NEW YORK -- U.S. politicians have expressed outrage about a Biden administration move to quietly tell American investors they can hold on to shares of Chinese companies on an investment blacklist for military links, as reported by Nikkei Asia.
"What is the point of a required divestment period if it doesn't actually require divestment?" Republican Senator Marco Rubio said to Nikkei. "Once again, the Biden administration has watered down and weakened critical national tools to take on the Chinese Communist Party."
From across the aisle, Michael Wessel, a Democratic member of the official U.S.-China Economic and Security Review Commission, said: "Treasury simply got it wrong. ... Investors should be required to divest their holdings, not continue to profit from the threats the actions of some of these companies pose to American interests."
Under an executive order issued by President Joe Biden a year ago, U.S. investors had until last Friday to sell or buy the stocks and bonds of 59 "Chinese military-industrial complex" (CMIC) companies.
A previous version of the policy issued five months earlier in the final days of the Trump administration also explicitly required investors to dispose of any holdings in blacklisted companies.
While Biden's update struck out that provision, the administration waited until last Wednesday to address speculation on whether it might still penalize the retention of such securities by adding three entries to an online FAQ prepared by the U.S. Treasury Department's Office of Foreign Assets Control.
The key entry read, "U.S. persons are not required to divest their holdings of CMIC securities during the relevant 365-day divestment period and may continue to hold such securities after the divestment period."
For the business community, the move was a welcome signal that clashes with China over trade and investment might ease.
"This change in policy, coupled with the likelihood of the lifting of some Trump-era tariffs on China goods, may signal a more targeted, pragmatic approach by the Biden administration," said Doug Barry, spokesman for the U.S.-China Business Council in Washington.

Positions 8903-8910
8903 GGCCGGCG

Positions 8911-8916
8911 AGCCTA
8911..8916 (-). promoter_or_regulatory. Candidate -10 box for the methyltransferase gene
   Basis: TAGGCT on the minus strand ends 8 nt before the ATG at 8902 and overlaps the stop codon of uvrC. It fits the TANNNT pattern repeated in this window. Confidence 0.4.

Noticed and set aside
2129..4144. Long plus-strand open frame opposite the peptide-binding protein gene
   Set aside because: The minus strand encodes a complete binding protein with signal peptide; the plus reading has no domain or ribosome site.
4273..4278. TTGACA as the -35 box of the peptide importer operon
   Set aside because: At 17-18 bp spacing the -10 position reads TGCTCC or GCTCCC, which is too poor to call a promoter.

He added, "It may also suggest a willingness to listen to the U.S. business community which has long warned of collateral damage from using a blunderbuss approach to trade policy."
However, a tough stance on China is one of the few political positions on which most Democrats and Republicans in Congress agree. This is leading to questions about why the Treasury Department waited so long to clarify its interpretation of the investment blacklist.
The securities of many of the targeted companies, like much of China's technology sector, have fallen over the past year amid Beijing's regulatory crackdowns and tensions with Washington.
Investors would have been keen to avoid realizing big losses on their positions, with some potentially betting on their invested companies getting off the blacklist or the list itself being retired. Some companies blacklisted by Trump, such as smartphone maker Xiaomi, were previously rehabilitated.
"It's the case now that if you didn't sell your securities, now you're counting on some sort of change in your favor," said Derek Scissors, a Republican appointee to the U.S.-China Economic and Security Review Commission and an economist with the American Enterprise Institute.